Robotic partial nephrectomy without renal hilar occlusion

Authors


Jihad Kaouk, The Cleveland Clinic Foundation – Glickman Urological Institute, Laparoscopic/Minimally Invasive Surgery, 9500 Euclid Avenue/A100, Cleveland, OH, USA.
e-mail: kaoukj@ccf.org

Abstract

Study Type – Therapy (case series)
Level of Evidence 4

OBJECTIVE

To evaluate operative outcomes among patients undergoing robotic partial nephrectomy (RPN) without renal hilar clamping.

PATIENTS AND METHODS

This was a prospective observational study of patients undergoing RPN under perfused conditions (pRPN). Patients with solitary, radiographically enhancing renal cortical lesions gave consent for pRPN. Salient demographic data, including age, body mass index (BMI) and preoperative tumour size were obtained. Operative data, including mean operative time, estimated blood loss (EBL), and the presence of any complications, were collected. Renal function was evaluated before and after RPN. Remote adverse events were noted. The pRPN group was then retrospectively compared to a contemporary group of patients who had RPN with renal hilar occlusion. Endpoints for comparison included operative time, warm ischaemia time, EBL, length of hospitalization, and the rate of adverse events.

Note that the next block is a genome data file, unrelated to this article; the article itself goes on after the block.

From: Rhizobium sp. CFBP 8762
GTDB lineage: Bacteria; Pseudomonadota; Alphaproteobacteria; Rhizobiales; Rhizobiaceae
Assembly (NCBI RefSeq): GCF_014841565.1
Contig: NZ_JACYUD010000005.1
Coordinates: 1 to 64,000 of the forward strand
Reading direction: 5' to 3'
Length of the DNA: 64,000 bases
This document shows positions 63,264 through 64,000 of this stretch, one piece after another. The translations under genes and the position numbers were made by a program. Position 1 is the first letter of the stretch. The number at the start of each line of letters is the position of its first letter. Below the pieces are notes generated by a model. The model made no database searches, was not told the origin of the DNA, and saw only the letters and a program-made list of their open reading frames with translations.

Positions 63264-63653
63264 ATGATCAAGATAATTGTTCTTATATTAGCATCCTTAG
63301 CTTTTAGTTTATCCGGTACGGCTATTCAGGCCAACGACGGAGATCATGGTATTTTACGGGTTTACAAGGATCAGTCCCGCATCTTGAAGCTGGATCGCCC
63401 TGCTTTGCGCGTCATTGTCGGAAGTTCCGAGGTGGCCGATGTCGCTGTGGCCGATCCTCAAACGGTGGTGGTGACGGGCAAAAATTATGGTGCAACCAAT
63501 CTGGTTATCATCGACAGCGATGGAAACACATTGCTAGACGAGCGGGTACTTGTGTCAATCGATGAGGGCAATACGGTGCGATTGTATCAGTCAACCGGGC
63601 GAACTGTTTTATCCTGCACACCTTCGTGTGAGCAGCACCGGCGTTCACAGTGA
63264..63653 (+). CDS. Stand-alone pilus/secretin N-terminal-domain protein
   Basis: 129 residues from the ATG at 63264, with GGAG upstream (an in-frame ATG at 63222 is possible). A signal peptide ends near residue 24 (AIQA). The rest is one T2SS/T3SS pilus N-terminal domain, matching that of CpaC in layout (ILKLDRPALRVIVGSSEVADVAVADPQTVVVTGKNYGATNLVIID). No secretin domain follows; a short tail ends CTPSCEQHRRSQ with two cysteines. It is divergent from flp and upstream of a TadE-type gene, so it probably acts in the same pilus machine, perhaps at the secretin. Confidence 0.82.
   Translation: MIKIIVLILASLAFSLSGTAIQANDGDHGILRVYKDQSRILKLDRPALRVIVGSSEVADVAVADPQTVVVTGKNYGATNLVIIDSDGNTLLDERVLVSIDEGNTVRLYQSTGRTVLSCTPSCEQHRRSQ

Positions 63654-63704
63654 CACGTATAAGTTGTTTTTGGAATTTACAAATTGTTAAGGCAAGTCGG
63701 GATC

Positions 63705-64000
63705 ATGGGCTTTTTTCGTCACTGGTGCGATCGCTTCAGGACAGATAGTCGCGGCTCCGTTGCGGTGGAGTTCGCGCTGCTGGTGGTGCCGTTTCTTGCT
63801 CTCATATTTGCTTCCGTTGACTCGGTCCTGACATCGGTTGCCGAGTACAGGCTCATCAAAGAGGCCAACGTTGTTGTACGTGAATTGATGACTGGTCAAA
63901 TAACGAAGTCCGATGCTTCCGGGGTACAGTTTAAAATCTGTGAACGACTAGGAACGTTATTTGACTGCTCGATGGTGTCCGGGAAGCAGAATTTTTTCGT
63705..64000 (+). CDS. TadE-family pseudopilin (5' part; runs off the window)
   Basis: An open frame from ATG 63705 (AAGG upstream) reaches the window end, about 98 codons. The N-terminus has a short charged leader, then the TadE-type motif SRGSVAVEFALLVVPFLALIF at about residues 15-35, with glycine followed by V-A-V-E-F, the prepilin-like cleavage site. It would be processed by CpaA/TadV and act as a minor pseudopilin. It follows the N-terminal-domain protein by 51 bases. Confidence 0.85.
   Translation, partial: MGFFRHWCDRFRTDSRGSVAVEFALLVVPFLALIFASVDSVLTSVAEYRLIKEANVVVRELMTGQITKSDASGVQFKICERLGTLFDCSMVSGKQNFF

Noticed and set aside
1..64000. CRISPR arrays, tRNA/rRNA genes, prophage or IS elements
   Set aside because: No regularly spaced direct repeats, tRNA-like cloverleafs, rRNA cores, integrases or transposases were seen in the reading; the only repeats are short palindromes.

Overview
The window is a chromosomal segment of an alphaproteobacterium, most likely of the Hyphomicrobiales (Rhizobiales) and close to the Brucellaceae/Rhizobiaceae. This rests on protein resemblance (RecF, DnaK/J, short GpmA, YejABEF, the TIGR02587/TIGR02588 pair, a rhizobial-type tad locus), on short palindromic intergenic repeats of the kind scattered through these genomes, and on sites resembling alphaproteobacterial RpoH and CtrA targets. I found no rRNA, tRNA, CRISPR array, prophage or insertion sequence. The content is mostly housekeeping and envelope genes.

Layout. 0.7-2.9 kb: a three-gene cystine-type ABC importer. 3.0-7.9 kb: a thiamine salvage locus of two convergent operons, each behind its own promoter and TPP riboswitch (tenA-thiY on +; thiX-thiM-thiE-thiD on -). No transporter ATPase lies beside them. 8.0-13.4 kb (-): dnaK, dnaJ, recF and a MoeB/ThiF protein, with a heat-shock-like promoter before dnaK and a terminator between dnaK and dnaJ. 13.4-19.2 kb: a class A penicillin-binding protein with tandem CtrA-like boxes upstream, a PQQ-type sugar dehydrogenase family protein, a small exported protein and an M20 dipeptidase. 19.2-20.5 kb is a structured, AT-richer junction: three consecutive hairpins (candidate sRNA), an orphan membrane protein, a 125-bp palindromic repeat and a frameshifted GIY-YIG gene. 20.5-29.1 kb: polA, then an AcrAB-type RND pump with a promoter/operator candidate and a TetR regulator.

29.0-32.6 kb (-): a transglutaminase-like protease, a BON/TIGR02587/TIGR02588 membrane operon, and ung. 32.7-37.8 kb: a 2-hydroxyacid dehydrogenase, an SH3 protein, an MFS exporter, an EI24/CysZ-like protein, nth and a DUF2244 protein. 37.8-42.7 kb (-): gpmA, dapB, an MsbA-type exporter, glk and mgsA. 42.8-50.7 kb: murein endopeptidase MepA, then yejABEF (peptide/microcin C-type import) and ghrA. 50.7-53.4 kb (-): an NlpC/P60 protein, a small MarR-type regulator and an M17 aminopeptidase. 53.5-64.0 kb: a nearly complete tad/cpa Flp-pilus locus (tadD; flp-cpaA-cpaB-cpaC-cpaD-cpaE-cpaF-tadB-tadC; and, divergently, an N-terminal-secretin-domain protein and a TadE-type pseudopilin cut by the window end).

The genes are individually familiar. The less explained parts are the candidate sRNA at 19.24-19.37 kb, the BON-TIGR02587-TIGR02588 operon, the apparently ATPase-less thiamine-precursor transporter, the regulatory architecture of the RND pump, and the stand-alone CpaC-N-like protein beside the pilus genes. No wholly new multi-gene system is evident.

RESULTS

Between February 2008 and December 2008, eight had underwent pRPN; the mean age was 59.3 years, mean BMI 28.7 kg/m2, mean operative time 167 min, mean EBL 569 mL and mean hospitalization 3.75 days. Pathology showed renal cell carcinoma in five patients and oncocytoma in three; the mean tumour size was 2.4 cm. Final pathological margins were negative in all patients. Adverse events included one transfusion and one deep venous thrombosis. When compared to the contemporary group who had RPN with hilar clamping, the operative time was shorter (P = 0.035) and EBL greater (P = 0.018) in the pRPN group. There was no significant difference between the groups in transfusion rate, and no significant difference in renal function before and after surgery either group.

CONCLUSIONS

For selected small renal cortical masses, RPN is safe without renal hilar occlusion. The EBL was higher during pRPN but with no significant difference in the rate of transfusion.

Ancillary